Sunday, July 15, 2012

Sidewalk Story: New Mini-Fiction Blog

Last week, I started a new blog called Sidewalk Story, a place for the photos and tiny stories I write almost daily. The words and pictures are like sketches, portraits, landscapes, and windows combined. While I love the sounds of words strung together, I am finding that more people respond to vivid imagery. The blog is where I am experimenting with merging two ways of writing—by sound and through sight—in prose under 200 words, and where I am exploring the word and image connection. Sometimes the photo is the prompt for the story. Sometimes I have a story in mind but simply need the right image to heighten the mood. Just like in bookmaking, the word/picture combination can do one of at least four different things. Some random examples:
  1. Illustrate something already described in detail. Story about a huge oak tree. Picture of a huge oak tree.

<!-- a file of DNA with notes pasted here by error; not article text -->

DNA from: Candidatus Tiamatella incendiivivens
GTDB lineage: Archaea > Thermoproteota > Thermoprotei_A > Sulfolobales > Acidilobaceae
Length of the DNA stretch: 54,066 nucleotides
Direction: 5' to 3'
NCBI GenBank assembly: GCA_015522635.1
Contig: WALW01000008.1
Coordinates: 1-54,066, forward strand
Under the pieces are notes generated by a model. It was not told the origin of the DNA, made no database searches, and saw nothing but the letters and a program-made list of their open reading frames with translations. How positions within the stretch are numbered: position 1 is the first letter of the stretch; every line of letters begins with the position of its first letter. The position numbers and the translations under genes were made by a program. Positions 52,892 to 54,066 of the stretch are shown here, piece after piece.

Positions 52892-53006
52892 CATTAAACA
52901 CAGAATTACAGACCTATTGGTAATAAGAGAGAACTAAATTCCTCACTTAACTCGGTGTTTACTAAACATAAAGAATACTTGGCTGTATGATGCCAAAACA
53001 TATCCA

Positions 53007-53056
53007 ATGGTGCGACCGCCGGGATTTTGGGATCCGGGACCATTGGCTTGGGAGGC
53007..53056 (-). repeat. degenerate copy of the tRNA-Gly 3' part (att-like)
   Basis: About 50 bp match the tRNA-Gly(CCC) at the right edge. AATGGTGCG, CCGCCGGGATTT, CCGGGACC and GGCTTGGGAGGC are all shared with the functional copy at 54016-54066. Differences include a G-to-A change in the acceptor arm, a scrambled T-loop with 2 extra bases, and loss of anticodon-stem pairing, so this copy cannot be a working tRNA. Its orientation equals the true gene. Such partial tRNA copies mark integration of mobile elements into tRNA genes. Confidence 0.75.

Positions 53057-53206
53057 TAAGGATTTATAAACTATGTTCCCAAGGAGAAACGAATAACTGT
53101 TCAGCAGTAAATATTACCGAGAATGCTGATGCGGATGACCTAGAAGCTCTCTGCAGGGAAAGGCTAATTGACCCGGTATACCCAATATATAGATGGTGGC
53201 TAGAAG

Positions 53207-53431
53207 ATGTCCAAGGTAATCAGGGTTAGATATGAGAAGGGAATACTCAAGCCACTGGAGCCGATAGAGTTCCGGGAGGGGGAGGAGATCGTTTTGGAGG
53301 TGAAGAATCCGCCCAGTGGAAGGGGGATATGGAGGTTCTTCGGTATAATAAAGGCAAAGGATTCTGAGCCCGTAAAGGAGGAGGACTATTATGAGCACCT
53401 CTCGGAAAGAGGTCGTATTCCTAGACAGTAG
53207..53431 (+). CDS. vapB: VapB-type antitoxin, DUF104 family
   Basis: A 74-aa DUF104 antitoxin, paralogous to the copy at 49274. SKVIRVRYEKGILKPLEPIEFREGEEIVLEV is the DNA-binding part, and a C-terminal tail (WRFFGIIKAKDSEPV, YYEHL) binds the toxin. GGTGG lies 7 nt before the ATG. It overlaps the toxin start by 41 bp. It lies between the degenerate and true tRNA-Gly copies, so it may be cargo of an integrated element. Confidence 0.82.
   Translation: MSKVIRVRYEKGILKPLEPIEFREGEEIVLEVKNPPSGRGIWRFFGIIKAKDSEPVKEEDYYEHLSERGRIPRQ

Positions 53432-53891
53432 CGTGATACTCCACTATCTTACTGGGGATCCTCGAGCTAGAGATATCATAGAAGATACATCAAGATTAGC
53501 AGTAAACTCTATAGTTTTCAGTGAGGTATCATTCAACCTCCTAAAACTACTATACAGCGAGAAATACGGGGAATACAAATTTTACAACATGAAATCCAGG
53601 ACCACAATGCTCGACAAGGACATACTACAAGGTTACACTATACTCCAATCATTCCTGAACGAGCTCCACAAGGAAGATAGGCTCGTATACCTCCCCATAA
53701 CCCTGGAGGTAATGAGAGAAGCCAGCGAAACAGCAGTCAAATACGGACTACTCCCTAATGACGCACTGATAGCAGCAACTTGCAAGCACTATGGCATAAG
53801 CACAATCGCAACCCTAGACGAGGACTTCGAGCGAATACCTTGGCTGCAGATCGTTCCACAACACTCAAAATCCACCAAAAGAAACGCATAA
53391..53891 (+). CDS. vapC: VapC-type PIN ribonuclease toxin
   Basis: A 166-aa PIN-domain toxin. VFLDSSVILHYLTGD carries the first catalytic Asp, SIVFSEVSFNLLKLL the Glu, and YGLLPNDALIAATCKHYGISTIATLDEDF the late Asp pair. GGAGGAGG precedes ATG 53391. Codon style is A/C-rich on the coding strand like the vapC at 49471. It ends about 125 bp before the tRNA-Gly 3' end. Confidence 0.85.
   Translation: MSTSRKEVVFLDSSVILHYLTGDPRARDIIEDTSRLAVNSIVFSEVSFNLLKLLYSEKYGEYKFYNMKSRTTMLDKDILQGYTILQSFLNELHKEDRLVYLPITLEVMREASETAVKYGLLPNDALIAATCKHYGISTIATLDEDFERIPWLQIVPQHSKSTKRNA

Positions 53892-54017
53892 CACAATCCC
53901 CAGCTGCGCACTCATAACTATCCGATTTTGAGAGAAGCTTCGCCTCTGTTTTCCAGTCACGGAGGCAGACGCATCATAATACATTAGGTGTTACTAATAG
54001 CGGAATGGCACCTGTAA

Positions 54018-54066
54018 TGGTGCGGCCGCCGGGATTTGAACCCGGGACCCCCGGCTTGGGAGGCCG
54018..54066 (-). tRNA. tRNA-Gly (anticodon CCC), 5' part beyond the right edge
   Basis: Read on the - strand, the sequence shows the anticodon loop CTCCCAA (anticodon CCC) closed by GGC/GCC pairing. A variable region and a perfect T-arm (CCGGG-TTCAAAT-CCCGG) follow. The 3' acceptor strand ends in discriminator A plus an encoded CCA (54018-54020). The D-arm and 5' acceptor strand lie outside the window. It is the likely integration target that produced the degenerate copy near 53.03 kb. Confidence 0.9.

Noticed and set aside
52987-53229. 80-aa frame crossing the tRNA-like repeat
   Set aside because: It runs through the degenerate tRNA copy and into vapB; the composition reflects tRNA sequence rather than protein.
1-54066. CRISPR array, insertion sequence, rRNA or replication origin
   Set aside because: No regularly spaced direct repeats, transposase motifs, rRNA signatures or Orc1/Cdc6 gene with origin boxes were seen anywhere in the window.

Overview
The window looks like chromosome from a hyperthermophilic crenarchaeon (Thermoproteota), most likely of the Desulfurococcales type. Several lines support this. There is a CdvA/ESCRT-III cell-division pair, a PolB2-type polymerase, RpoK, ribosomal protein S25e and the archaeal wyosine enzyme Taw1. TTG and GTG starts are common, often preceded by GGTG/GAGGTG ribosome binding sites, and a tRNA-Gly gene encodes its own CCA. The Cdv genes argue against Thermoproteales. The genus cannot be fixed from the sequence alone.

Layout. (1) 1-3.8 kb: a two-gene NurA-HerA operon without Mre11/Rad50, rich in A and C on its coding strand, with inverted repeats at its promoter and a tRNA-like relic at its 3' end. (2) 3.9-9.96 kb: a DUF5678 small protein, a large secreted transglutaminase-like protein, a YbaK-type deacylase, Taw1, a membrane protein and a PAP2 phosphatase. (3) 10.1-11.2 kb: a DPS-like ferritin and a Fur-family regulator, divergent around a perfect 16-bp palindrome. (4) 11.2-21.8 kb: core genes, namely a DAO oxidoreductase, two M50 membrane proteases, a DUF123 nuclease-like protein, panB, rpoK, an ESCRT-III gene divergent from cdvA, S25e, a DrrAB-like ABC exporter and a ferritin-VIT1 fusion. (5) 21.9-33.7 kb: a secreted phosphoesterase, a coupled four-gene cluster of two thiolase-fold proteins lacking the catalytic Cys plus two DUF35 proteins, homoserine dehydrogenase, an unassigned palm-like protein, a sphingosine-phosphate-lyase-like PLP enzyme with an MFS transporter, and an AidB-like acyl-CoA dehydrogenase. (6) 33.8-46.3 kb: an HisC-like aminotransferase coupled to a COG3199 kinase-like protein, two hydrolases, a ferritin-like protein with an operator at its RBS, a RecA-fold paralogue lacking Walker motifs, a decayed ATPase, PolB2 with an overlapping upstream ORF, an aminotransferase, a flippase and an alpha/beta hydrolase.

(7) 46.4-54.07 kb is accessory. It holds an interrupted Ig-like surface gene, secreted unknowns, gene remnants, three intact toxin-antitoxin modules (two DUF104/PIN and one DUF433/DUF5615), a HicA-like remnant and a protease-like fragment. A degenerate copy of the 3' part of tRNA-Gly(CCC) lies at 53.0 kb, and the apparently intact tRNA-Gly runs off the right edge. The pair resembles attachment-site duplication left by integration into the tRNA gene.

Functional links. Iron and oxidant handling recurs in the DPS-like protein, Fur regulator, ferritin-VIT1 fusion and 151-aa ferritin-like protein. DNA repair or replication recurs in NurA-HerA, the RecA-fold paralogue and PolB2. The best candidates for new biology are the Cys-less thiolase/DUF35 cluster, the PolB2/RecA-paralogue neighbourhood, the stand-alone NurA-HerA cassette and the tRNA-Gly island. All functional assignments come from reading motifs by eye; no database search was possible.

2. Give a more specific image. Story about a bird. Picture of a sparrow on a mailbox.
  3. Be a metaphor. Story about a library. Picture of a shelf of cereal boxes.
  4. Be a contrast or abstraction that changes how you see something. Story about a boat. Picture of a floating leaf or floating trash.
Scott McLeod has a more complete description in his books Making Comics: Storytelling Secrets of Comics, Manga and Graphic Novels (p. 130), and Understanding Comics: The Invisible Art (pp. 153-155). The books are quite valuable to those who make and teach book art as well as those who create comics or graphic novels. A summary of his thoughts:
  1. Word-Specific: pictures show a detail, but words could stand alone
  2. Picture-Specific: words add clarity
  3. Duo-Specific: they do and say the same thing
  4. Intersecting: they work together, but each contributes new info
  5. Interdependent: new idea formed by the combination
  6. Parallel: two different thoughts
  7. Montage: words and images combined in one picture
I welcome your comments about the stories here at this post as Tumblr does not support comments unless you have an account with them. Sidewalk Story is open, however, so that anyone can read.



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